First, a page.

Priti Krishtel

Health Justice Lawyer Class of 2022
Portrait of Priti Krishtel

Exposing the inequities in the patent system to increase access to affordable, life-saving medications on a global scale.

location icon Location
Oakland, California
age iconAge
44 at time of award
website iconWebsite(s)

About Priti’s Work

Priti Krishtel is a health justice lawyer exposing the inequities in the patent system to increase access to affordable, life-saving medications on a global scale. By distilling the technical aspects of the patent system to show its sometimes devastating impact on people’s lives, Krishtel is galvanizing a movement to center people instead of only commercial interests in our medicines patent policy.

Early in her career, Krishtel worked to increase access to antiretroviral (ARV) treatments at the height of the global AIDS epidemic. She worked alongside patients dying of AIDS and saw first-hand how patent monopolies often reduced the availability of life-saving medications in lower income countries. In 2006, Krishtel co-founded the Initiative for Medicines, Access, and Knowledge (I-MAK) to ensure the public had a voice in the pharmaceutical patent system. Krishtel and the organization are drawing attention to weaknesses within the patent system while identifying needed reforms to make it more responsive to the public good. Patents are intended to incentivize innovation by ensuring that only the patent holder can sell and profit from the product for a fixed time. However, many pharmaceutical companies seek to extend their monopolies by filing multiple patents on small changes (such as changes in dosage) to existing drugs over several years. This stifles competition, delays generic production, and keeps medicines out of the hands of people who need them the most. I-MAK has successfully contested patents worldwide, saving governments billions of dollars in public health spending and giving millions of people access to life-saving treatments. The I-MAK team publishes a series of reports, entitled Overpatented, Overpriced, that exposes the scale of pharmaceutical companies’ exploitation of the U.S. patent system. I-MAK also brings together a range of stakeholders—including patient groups, policymakers, and patent lawyers and judges—to deepen collective understanding of the impact of the patent system across different communities. Krishtel and I-MAK draw on this participatory process in proposing reforms to U.S. patent policy. Their proposed reforms include ensuring only meaningful inventions are rewarded with a patent, increasing oversight from other government branches, and increasing public participation in the patent process. For example, the Public Advisory Committee of the U.S. Patent Office historically is comprised of lawyers and representatives from companies who financially benefit from the current system. Adding individuals from patient groups and others with a public interest perspective would help make the patent process more responsive to the full spectrum of stakeholders in the system.

Throughout the COVID-19 pandemic, Krishtel has argued powerfully that incentivizing innovation should not come at the expense of equity and public health. Particularly during public health emergencies and for taxpayer-funded research, commercial and public interest concerns can be balanced. Krishtel is increasing understanding of how intellectual property policy can impact personal, public, and global health care, and she and I-MAK are envisioning a patent system that benefits all people regardless of geography and economic status.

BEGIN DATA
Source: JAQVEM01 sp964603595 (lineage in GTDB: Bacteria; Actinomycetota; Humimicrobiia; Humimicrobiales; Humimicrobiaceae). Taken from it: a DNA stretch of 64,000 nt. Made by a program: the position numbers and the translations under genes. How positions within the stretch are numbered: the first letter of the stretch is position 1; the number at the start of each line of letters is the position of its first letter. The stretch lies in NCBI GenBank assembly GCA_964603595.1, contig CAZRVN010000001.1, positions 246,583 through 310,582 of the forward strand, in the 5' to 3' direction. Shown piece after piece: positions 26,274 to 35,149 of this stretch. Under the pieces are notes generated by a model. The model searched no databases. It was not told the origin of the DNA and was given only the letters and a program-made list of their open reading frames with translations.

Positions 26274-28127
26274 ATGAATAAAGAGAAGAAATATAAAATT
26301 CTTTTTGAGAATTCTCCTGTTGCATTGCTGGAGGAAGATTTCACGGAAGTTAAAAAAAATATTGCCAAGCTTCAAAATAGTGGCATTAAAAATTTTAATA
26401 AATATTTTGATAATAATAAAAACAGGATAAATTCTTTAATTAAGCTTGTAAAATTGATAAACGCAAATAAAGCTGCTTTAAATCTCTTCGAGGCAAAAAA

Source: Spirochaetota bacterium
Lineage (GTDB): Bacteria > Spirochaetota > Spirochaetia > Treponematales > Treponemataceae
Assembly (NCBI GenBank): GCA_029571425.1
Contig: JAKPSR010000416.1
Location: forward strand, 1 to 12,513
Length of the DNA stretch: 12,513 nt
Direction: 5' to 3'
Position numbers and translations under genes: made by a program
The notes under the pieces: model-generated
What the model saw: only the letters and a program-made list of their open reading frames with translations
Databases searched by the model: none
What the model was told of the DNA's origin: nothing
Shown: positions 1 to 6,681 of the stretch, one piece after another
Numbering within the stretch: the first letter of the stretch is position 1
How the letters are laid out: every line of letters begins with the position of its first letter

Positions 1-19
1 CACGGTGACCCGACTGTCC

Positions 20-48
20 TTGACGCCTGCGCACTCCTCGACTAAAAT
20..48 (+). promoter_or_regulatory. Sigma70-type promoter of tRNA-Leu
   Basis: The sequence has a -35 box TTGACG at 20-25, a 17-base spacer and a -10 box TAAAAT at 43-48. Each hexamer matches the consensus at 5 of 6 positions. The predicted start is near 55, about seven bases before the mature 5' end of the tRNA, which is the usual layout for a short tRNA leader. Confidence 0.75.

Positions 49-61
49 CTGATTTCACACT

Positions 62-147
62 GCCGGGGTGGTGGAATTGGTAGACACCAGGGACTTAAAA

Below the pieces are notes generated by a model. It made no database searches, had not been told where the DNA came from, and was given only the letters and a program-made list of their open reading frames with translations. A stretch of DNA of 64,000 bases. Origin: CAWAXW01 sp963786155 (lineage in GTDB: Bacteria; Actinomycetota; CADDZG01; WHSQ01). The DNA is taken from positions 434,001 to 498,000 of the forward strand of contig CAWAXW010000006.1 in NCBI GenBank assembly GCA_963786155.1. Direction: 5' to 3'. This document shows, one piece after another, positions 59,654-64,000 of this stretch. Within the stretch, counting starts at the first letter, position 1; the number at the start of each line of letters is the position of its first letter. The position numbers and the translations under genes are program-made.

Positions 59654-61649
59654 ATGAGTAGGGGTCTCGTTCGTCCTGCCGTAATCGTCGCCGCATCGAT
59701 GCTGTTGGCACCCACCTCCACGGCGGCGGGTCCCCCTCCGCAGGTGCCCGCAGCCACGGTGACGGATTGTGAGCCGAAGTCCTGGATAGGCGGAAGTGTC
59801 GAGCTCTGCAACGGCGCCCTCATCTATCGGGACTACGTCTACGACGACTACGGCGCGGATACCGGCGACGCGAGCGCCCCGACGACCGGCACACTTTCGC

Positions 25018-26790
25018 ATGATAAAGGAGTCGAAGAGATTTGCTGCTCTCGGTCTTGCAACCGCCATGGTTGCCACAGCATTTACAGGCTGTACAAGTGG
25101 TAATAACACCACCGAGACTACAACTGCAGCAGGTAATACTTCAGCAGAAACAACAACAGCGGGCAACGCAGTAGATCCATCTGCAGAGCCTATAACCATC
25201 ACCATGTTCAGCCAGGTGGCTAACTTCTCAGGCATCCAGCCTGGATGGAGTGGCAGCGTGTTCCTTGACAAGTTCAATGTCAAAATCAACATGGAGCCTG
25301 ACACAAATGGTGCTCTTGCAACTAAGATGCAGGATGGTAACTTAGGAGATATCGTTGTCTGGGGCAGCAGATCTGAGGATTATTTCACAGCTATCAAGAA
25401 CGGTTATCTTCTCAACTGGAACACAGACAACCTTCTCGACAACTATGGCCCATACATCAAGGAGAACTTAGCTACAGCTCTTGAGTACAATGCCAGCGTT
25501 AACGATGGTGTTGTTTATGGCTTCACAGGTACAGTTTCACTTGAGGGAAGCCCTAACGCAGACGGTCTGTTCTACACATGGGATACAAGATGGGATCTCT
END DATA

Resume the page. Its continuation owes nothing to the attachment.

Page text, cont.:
Priti Krishtel received a BA (1999) from the University of California at Berkeley and a JD (2002) from New York University School of Law. She worked with the Indian NGO Lawyers Collective (2003–2006) before co-founding the Initiative for Medicines, Access, and Knowledge (I-MAK) in 2006, where she is currently co-executive director. Krishtel has published in a variety of scientific journals and media platforms, including Science, Journal of the International AIDS Society, The British Medical Journal, San Francisco Chronicle, The New York Times, and USA Today.

In Priti's Words


A smiling Indian woman wearing black clothes sits on a brick wall with landscaped garden and brick building in the background


”I think a lot about who owns our right to heal. We live in a hierarchy of health. Some people get medicine first, and some don’t get it at all. Our ability to heal should not depend on our ability to pay or where we live. But it does. The patent system is not working as intended. The system blocks competition and concentrates the power to access medicine in the hands of an elite few. It helps create that hierarchy of health. Medicine must always be a global public good. Knowledge can no longer be locked up in this way. I believe in a future where people know they can keep their loved ones healthy, where people actively shape what access to medicines looks like for their families and communities. Where incentives exist for more just drug development and equitable access, ensuring that innovation exists to serve people, to save lives. The challenge right now is that we are living in the age of the bully. A time when a small minority of the historically powerful are trying to own the un-ownable. We are saying no and creating a new, more compassionate and inclusive future in its place.”

Published on October 12, 2022

Photos of Priti Krishtel

High-resolution photos of MacArthur Fellows are available for download (right click and save), including use by media, in accordance with this copyright policy. Please credit: John D. and Catherine T. MacArthur Foundation.

Select News Coverage of Priti Krishtel